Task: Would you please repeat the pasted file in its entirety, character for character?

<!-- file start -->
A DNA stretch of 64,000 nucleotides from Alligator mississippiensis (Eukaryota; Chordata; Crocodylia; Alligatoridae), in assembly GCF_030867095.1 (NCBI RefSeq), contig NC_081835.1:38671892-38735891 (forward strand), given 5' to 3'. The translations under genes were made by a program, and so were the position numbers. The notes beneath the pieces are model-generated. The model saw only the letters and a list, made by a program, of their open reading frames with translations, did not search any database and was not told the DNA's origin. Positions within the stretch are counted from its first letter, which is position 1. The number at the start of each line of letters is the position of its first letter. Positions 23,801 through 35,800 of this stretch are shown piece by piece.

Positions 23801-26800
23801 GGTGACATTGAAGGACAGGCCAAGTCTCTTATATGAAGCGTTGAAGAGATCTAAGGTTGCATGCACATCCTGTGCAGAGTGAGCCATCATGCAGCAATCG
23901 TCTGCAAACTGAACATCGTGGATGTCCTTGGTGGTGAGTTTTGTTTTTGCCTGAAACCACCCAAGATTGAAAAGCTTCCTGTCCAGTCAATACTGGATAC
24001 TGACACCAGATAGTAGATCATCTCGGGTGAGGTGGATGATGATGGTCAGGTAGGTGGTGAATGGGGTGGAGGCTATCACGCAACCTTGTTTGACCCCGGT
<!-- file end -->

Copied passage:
A DNA stretch of 64,000 nucleotides from Alligator mississippiensis (Eukaryota; Chordata; Crocodylia; Alligatoridae), in assembly GCF_030867095.1 (NCBI RefSeq), contig NC_081835.1:38671892-38735891 (forward strand), given 5' to 3'. The translations under genes were made by a program, and so were the position numbers. The notes beneath the pieces are model-generated. The model saw only the letters and a list, made by a program, of their open reading frames with translations, did not search any database and was not told the DNA's origin. Positions within the stretch are counted from its first letter, which is position 1. The number at the start of each line of letters is the position of its first letter. Positions 23,801 through 35,800 of this stretch are shown piece by piece.

Positions 23801-26800
23801 GGTGACATTGAAGGACAGGCCAAGTCTCTTATATGAAGCGTTGAAGAGATCTAAGGTTGCATGCACATCCTGTGCAGAGTGAGCCATCATGCAGCAATCG
23901 TCTGCAAACTGAACATCGTGGATGTCCTTGGTGGTGAGTTTTGTTTTTGCCTGAAACCACCCAAGATTGAAAAGCTTCCTGTCCAGTCAATACTGGATAC
24001 TGACACCAGATAGTAGATCATCTCGGGTGAGGTGGATGATGATGGTCAGGTAGGTGGTGAATGGGGTGGAGGCTATCACGCAACCTTGTTTGACCCCGGT